I now have a second list<node> in which I keep bookmarks, i.e. I run through the first list and every 100 or so nodes, I copy that node into the second list. So that when I'm looking for the node with index 5000, I don't have to run through the entire(first) list of nodes, but only a dozen or so (in the second list). I also keep track of the last node refernced, since most lookups will be in each other's neighbourhood, and begin my next search from that node.
This works very well; it is veru fast. But I was wondering if using an "advance" method would be equally fast and efficient? If yes, I would replace my list of bookmarks by a navigation based on "advance"...
(Sorry, I don't know what an "advance" method is.)
Howard  
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In message <BH*******************@bgtnsc04news.ops.worldnet.att.net>,
Howard <al*****@hotmail.com> writes "danny van elsen" <da*************@hotmail.com> wrote in message news:pa***************************@hotmail.com. .. hello all,
I have an application in which I build a list<node>, with potentially thousands of nodes.
each node has an "index", and all nodes are ordered by this index. this index reflects a value that has been computed before, and will range from 0 to N.
node 0: index 0 node 1: index 6 node 2: index 9 node 3: index 15 and so on.
my question is: what would theoretically be the fastest way of finding a node by its index?
Other posters have suggested using map, but that's not necessarily any
better. There are too many unanswered questions:
Is there a particular reason for choosing a list as the basic storage
structure?
Are the index values actually in sorted order?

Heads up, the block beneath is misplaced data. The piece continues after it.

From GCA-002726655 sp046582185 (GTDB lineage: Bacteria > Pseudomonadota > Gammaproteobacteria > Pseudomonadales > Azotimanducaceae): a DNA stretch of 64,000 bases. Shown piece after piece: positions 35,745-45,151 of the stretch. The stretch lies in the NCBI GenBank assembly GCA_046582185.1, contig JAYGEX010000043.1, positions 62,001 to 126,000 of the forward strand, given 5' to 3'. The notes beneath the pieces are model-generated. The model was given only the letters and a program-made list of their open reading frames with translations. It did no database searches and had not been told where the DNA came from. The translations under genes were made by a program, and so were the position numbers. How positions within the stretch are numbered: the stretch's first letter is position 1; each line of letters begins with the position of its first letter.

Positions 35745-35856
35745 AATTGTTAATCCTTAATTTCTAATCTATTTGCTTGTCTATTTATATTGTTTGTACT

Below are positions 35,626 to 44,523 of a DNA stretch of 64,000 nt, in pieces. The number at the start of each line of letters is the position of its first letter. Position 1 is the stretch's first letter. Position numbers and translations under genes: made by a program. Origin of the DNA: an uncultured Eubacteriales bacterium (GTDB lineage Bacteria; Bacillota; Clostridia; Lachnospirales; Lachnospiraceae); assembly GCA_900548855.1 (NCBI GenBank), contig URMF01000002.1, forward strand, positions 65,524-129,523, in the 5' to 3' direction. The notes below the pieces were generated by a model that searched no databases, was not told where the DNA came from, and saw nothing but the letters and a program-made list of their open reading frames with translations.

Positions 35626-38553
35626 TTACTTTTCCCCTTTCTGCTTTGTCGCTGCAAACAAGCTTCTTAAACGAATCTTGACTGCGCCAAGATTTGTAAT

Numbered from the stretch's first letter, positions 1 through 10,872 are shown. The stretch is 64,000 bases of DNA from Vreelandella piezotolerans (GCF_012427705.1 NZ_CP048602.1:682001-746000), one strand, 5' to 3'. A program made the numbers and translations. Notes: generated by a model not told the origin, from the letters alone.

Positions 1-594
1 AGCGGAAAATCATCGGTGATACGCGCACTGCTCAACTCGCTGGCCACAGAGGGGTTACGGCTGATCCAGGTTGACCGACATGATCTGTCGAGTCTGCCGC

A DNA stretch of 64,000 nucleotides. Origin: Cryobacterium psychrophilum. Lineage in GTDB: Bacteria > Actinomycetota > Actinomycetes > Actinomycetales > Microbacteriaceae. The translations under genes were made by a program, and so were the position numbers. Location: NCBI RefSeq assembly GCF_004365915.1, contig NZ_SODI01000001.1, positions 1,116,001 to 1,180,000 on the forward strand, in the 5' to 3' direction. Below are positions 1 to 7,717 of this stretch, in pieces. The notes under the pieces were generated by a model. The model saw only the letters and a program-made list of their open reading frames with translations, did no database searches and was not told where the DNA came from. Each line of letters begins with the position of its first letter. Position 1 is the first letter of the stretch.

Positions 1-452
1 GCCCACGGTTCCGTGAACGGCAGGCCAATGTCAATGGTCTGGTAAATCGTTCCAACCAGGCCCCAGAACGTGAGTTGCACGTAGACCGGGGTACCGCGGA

Are elements inserted all at once or sporadically?
Are elements ever removed? If you want to keep that structure, instead of using one of the alternatives mentioned by others, then a binary search is probably your best bet. That's what it's designed for.
Except that std::list only has bidirectional iterators. binary_search
will work, but it may not be as fast as you expect.
I now have a second list<node> in which I keep bookmarks, i.e. I run through the first list and every 100 or so nodes, I copy that node into the second list. So that when I'm looking for the node with index 5000, I don't have to run through the entire(first) list of nodes, but only a dozen or so (in the second list). I also keep track of the last node refernced, since most lookups will be in each other's neighbourhood, and begin my next search from that node.
This works very well; it is veru fast.
It's sometimes known as "indexed sequential" in database circles.
But I was wondering if using an "advance" method would be equally fast and efficient? If yes, I would replace my list of bookmarks by a navigation based on "advance"...
(Sorry, I don't know what an "advance" method is.)
It's what you use to move nonrandomaccess iterators by more than one
step ;)

Richard Herring  
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"Richard Herring" <ju**@[127.0.0.1]> wrote in message
news:yz**************@baesystems.com... If you want to keep that structure, instead of using one of the alternatives mentioned by others, then a binary search is probably your best bet. That's what it's designed for.
Except that std::list only has bidirectional iterators. binary_search will work, but it may not be as fast as you expect.
Ah. That would tend to make the search less efficient, eh? :) I now have a second list<node> in which I keep bookmarks, i.e. I run through the first list and every 100 or so nodes, I copy that node into the second list. So that when I'm looking for the node with index 5000, I don't have to run through the entire(first) list of nodes, but only a dozen or so (in the second list). I also keep track of the last node refernced, since most lookups will be in each other's neighbourhood, and begin my next search from that node.
This works very well; it is veru fast. It's sometimes known as "indexed sequential" in database circles. But I was wondering if using an "advance" method would be equally fast and efficient? If yes, I would replace my list of bookmarks by a navigation based on "advance"...
(Sorry, I don't know what an "advance" method is.)
It's what you use to move nonrandomaccess iterators by more than one step ;)
Ok, thanks for the info.
Howard  
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>>> I have an application in which I build a list<node>, with potentially thousands of nodes.
each node has an "index", and all nodes are ordered by this index. this index reflects a value that has been computed before, and will range from 0 to N.